"In the Land of Women"

Adam Brody of "The O.C." stars alongside Meg Ryan in this ultra-gentle picture about life and love.

Published April 20, 2007 11:00AM (EDT)

Jonathan Kasdan's "In the Land of Women" is a gentle, sweet-spirited picture about the bewildering qualities of love, about the conflicts that arise in families even when everyone (or nearly everyone) has the best of intentions, about how it's possible to reinvent and reenergize a life. The problem is that the picture is so gentle, it barely leaves an impression.

Adam Brody plays Carter Webb, a Los Angeles writer of softcore porn who aspires to writing "real" fiction. When his luscious, model-actress girlfriend (Elena Anaya) breaks up with him, he decides to head off to Michigan to spend time with his ailing grandmother, Phyllis (Olympia Dukakis), whom he barely knows. He also thinks the change of scenery will jump-start his writing, and there's something charming and decidedly un-slick about the way he sets up his laptop on an old art-deco vanity in a spare room in his grandmother's cluttered house.

Carter gets along OK with Phyllis -- as Dukakis plays her, she's cranky in the way that isn't cute, although with her sailor-on-shore-leave mouth, she's occasionally funny -- but he also needs relief from her stifling eccentricities. He's grateful, and intrigued, when he meets neighbor Sarah Hardwicke (Meg Ryan), a wife and mom who tentatively strikes up a friendship with him and also urges her teenage daughter, Lucy (Kristen Stewart), to ask him out to a movie. It's clear she's attracted to him herself, but unwilling to deal with how inappropriate that might be.

"In the Land of Women" -- Kasdan wrote the script as well as directed -- shows characters getting through some pretty bad stuff, and making connections where they least expect them. Kasdan (son of director Lawrence, brother of director Jake) is more interested in how characters interact than in what happens to them -- he uses dialogue, rather than events, to shape his movie. Maybe that's a luxury available mostly to young directors with famous dads, but that doesn't detract from the reality that Kasdan has used the resources available to him to make a thoughtful, subtle movie, rather than a flashy one. Still, the picture needs more sticking power: Kasdan hasn't figured out how to give the story dramatic gravity without necessarily ratcheting up the pathos. Then again, that's the sort of thing a young director has plenty of time to work on.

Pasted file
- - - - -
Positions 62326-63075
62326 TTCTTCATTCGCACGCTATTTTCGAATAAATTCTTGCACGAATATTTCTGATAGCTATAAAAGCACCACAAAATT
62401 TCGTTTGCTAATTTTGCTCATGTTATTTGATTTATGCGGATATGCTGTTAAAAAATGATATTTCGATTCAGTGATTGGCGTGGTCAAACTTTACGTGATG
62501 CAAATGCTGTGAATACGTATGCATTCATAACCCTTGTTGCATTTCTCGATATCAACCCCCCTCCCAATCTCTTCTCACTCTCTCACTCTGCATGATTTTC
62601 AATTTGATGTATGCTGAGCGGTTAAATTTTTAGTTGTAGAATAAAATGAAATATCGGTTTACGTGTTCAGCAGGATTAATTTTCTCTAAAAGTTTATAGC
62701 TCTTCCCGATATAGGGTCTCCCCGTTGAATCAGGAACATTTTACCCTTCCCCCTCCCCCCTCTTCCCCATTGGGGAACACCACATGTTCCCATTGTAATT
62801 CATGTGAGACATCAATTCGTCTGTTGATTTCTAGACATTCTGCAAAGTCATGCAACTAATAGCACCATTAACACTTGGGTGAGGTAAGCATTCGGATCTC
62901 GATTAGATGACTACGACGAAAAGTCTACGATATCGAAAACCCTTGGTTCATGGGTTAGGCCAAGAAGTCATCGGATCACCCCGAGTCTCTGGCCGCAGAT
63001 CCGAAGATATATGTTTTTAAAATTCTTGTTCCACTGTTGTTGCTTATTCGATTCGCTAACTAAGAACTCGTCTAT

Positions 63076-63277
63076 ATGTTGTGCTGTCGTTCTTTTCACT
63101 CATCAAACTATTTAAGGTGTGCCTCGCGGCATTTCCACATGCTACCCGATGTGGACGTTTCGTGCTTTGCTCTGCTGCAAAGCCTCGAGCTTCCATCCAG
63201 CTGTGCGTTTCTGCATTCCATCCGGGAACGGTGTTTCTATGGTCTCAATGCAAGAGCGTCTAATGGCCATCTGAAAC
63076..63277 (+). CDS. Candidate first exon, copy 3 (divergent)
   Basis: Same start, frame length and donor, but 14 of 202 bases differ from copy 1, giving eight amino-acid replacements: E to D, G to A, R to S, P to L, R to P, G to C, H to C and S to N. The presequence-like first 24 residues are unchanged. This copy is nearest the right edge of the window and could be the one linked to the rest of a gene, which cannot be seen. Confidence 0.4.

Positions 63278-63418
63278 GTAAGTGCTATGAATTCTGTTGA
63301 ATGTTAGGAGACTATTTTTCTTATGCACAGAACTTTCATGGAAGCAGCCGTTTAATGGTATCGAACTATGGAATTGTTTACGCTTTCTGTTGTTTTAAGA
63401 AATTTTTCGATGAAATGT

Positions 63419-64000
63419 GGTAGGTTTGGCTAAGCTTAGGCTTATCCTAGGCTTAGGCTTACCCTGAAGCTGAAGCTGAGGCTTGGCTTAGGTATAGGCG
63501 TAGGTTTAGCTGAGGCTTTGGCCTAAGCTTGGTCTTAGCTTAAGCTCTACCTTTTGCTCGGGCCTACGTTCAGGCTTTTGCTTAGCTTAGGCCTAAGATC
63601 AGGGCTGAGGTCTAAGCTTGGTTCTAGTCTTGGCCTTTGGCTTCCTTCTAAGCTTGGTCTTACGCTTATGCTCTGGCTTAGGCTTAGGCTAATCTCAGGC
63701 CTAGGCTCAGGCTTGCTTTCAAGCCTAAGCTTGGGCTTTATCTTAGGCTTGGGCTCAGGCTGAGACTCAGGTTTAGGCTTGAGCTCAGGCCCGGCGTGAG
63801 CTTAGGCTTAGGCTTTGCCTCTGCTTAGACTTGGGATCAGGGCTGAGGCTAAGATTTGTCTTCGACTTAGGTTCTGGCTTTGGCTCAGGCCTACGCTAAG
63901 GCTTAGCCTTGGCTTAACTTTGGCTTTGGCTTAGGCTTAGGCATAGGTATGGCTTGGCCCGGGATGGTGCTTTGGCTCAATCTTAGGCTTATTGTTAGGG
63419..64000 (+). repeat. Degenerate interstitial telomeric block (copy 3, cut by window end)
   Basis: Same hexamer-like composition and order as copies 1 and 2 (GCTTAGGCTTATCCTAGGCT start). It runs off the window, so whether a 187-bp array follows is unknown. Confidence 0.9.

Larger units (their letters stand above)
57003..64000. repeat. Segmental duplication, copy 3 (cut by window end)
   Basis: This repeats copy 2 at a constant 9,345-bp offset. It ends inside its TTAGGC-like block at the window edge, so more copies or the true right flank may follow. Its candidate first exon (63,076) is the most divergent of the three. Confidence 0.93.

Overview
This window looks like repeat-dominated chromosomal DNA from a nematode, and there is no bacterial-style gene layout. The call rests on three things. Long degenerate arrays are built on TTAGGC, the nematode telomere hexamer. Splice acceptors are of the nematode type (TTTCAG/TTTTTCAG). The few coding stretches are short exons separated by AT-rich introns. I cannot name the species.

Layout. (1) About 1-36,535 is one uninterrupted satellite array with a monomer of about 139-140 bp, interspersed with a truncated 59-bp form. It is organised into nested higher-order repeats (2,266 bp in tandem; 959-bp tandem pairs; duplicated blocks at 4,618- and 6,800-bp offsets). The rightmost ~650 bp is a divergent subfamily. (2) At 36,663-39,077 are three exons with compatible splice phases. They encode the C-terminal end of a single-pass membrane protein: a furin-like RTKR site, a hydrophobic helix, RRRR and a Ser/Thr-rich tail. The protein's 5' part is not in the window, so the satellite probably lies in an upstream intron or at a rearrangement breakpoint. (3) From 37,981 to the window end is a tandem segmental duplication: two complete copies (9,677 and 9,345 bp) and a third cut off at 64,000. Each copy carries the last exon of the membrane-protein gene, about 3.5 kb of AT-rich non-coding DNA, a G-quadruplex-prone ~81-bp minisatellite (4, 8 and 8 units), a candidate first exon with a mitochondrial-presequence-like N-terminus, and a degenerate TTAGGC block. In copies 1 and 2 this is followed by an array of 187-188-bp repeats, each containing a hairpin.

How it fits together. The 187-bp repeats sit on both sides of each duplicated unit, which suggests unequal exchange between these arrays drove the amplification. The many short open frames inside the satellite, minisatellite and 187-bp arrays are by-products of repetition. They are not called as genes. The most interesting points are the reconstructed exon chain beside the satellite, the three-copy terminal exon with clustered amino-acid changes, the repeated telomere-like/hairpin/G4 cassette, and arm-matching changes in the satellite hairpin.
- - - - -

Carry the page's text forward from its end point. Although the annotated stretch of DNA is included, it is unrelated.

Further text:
Kasdan may also have a knack for working with actors: There are several good performances here, and the cast seems to be relaxed and in tune with one another. At the beginning of the movie, Kristen Stewart's Lucy has that suitably hard, unreadable teenage look -- she's got that sign on her forehead that says, "Go Away" -- but by the end, all that hardness has melted, suggesting that Stewart knows how to shepherd a character through growth and change.